Herrmann says, Water is going to be the biggest issue we have in western Kansas. In order to keep farming, in this part of Kansas, the only feasible way to do it is through no-till, and to conserve all the water you can.

Living Acres Network, Gove County, KS 

The Living Acres Network (LAN) is a group of farmers in western Kansas working together to improve soil health and conserve water with no-till and cover crops. The group united to better understand soil health, no-till, and cover crops by sharing experiences and resources. Producers in the Living Acres Network have improved soil health, water retention and infiltration, and saved tremendous amounts of energy. Embracing the mission to build healthier soils for the future, a steering committee of five directs the group. They’re all here today: Darrell Kaiser, Daniel Schultz, Larry Manhart, John Niswonger, Darold Zimmerman, along with NRCS District Conservationist, Tanya Allemang. The group’s collaborative approach to on-farm research presents a promising path to the future.

Steering Committee member, Larry Manhart explains, "because it takes such a long time to improve your soil health, you can’t stop at one little hiccup. With us being able to share ideas, I think it’s a very good way for us to narrow that timeframe down. If we all do this together, we can just accelerate this so fast."

Bill and Peggy Sproul, Sedan, KS

The Sproul Ranch spans 7,500 acres near Sedan, in south-central Kansas. Spoul’s ranching techniques of patch burning and management intensive grazing greatly reduce erosion and the negative impacts from cattle to the soil surface, which means that water stays on the land and infiltrates into the soil. His emphasis on community-based conservation guides his decisions based on what is good for the ecosystem which improves the quality of the soil, water, and prairie habitat. Bill Sproul is an innovative example of responsible stewardship of soil, water, energy, and grassland communities.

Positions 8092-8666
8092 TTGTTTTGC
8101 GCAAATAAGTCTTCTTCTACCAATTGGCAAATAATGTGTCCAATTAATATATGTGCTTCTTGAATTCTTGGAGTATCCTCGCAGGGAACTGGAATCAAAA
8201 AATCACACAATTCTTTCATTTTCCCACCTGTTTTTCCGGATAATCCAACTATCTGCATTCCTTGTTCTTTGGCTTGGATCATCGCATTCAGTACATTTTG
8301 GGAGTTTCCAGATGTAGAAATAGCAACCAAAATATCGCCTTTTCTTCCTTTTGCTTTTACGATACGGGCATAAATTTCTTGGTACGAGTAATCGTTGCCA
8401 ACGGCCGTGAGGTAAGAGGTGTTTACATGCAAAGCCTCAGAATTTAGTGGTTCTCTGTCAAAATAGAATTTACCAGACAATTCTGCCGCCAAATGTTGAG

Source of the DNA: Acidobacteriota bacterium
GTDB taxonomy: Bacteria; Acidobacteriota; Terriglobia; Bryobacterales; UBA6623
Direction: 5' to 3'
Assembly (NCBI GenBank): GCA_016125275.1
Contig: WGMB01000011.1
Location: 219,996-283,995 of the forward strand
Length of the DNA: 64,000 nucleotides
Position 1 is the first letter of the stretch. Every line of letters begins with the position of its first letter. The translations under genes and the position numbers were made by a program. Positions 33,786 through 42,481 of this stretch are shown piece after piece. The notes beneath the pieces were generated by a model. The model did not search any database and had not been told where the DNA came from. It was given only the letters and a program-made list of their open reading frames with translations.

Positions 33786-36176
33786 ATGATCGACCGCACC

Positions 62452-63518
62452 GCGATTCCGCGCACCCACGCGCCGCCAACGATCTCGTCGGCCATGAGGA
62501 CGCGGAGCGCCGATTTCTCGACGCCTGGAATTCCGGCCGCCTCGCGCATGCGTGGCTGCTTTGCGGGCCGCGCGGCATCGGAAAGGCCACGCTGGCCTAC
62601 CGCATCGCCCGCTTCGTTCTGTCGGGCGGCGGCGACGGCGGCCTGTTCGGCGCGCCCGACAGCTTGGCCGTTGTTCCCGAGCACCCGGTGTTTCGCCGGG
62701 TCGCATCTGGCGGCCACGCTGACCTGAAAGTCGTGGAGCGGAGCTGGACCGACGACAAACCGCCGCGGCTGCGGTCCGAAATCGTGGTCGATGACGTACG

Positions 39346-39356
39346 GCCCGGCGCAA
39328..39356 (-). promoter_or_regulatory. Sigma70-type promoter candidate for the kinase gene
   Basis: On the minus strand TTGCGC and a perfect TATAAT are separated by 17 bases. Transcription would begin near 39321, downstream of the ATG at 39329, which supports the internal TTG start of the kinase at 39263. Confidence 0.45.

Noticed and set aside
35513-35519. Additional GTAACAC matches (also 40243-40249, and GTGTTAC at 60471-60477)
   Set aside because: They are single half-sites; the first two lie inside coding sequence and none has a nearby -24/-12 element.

Sproul says, "the community is all tied together and each thing depends on the other to make the community strong. When you view land as a community, you belong to the community. You don’t own the land, you belong to the community. The land is the wealth, the community is the wealth. Water quality, retention, infiltration, the more I have, the wealthier I am."

Karen and John Pendleton, Lawrence, KS

The Pendleton's are leaders in the local-foods movement in Kansas. Operating on 65 acres in northeast Kansas, just outside of Lawrence, the Pendleton’s raise vegetables and flowers using surface and subsurface drip irrigation in the field, in hoop houses, and greenhouses. Emphasizing the importance of direct marketing via farmer’s markets and community supported agriculture, agricultural education, and agri-tourism, the Pendleton’s educate local consumers on agricultural practices, beneficial insects, and nutrition. Using a common sense approach, the Pendleton’s practices save water, energy, and benefit the local community.

John Pendleton explains, "we live here. We think it’s important to have a nice balance of good, healthy environment where we live and work. The butterfly pavilion is educational, the flowers are beautiful, and the food tastes better. We want to provide good quality products to the customers that look better, taste better, and are more nutritious. I like that people say, ‘this is my farmer.’ Our customers are our customers, and we are their farmers."